Sarah Garner, Academic Clinical Fellow
Sarah Garner has just finished her first year as an Senior House Officer level Academic Clinical Fellow (ACF) at Bristol Dental Hospital. Qualifying as a dentist with Honours from Bristol Dental School at the University of Bristol in 2009, she returned in 2012 as an ACF, having been encouraged to apply for the position by Professor Jonathan Sandy, who was Head of the Dental School at the time.
The ACF scheme aims to give recently qualified doctors and dentists, who have an interest in clinical academia but little experience of research, a taste of what this involves while maintaining their clinical skills. Funded by the National Institute for Health Research (NIHR) and lasting for up to three years, the Academic Fellow spends 75 per cent of the time working as a clinician and the remaining 25 per cent in research. This enables them to gain a realistic idea of what working in clinical academia involves, while keeping their career options open.
“I’m someone who is keen to have a lot of variety in my career, so this post suits me down to the ground,” said Sarah. “I am able to spend time working clinically, developing my skills in areas that interest me, while also getting involved with undergraduate teaching and conducting original research. I work alongside internationally respected clinicians and scientists in a really stimulating and supportive environment.”
After spending some time with different research groups in the Dental School, Sarah decided to join the Oral Nanoscience Group, finding this group’s research particularly fascinating and relevant to restorative dentistry, her specialist interest.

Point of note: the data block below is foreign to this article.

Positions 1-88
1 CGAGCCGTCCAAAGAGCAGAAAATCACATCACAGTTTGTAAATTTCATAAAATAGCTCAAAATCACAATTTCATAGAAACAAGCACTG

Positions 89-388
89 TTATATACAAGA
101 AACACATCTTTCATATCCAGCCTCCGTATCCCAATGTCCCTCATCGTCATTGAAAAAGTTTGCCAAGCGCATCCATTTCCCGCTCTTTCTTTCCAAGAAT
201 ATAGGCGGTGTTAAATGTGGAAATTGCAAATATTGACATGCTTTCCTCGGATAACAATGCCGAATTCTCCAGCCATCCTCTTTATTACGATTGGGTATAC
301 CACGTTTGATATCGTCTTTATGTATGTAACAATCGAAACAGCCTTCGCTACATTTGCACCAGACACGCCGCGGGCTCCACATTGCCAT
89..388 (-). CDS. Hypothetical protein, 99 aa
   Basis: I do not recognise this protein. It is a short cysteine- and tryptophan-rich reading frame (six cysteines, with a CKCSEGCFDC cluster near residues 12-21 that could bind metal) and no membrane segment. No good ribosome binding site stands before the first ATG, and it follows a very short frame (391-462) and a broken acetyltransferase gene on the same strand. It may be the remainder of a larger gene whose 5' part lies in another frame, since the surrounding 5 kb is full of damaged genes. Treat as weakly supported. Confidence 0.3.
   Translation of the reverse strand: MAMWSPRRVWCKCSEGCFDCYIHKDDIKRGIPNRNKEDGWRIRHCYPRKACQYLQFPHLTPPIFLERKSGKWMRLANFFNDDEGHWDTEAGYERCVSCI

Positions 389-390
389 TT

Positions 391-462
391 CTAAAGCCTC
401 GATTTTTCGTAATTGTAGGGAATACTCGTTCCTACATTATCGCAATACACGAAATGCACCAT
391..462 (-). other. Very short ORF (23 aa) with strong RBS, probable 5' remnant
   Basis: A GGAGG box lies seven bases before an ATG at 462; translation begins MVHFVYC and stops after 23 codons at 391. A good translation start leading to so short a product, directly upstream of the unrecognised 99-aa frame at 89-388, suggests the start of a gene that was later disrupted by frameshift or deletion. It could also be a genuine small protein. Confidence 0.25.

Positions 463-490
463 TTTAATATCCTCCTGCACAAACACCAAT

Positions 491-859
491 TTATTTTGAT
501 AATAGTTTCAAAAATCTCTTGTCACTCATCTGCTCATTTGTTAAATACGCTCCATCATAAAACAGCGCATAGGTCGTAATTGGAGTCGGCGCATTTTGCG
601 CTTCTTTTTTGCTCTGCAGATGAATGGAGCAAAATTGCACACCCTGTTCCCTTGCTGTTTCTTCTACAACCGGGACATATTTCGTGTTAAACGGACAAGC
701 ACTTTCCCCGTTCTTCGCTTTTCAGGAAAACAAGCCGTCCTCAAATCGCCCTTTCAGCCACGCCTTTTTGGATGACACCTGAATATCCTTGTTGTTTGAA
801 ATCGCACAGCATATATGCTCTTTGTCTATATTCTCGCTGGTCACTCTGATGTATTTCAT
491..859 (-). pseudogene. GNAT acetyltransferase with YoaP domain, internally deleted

“Since May I have been working on the deposition of chlorhexidine nanoparticles onto silicones used in the construction of obturators, removable devices that help patients eat, drink and speak more easily following surgery to their palate. At present these obturators can be difficult for patients to keep clean and tend to become a reservoir of bacterial and fungal infections, not pleasant at the best of times, but in patients undergoing chemo or radiotherapy following oral cancer, they can be quite debilitating. Since chlorhexidine is an antimicrobial agent, we believe that incorporating it onto and into these materials will help to reduce infections in these patients.”
Sarah has spent the last nine months on research and will return to clinical work in restorative dentistry and oral surgery in 2014. At the same time, she plans to obtain funding for a PhD, using the data she has collected this year, so she can continue her research.
“I have been extremely well supported throughout my first year here by staff in both the School and dental hospital and I’m excited about the next two years and what they will bring,” says Sarah.
“This post has been a fantastic opportunity for me to experience clinical academia whilst maintaining my skills as a clinician, and has confirmed to me that this is where my future career lies. It’s great that my job gives me the best of both worlds – a wide variety of clinical experiences alongside stimulating research: the variety I’ve been looking for since graduation!”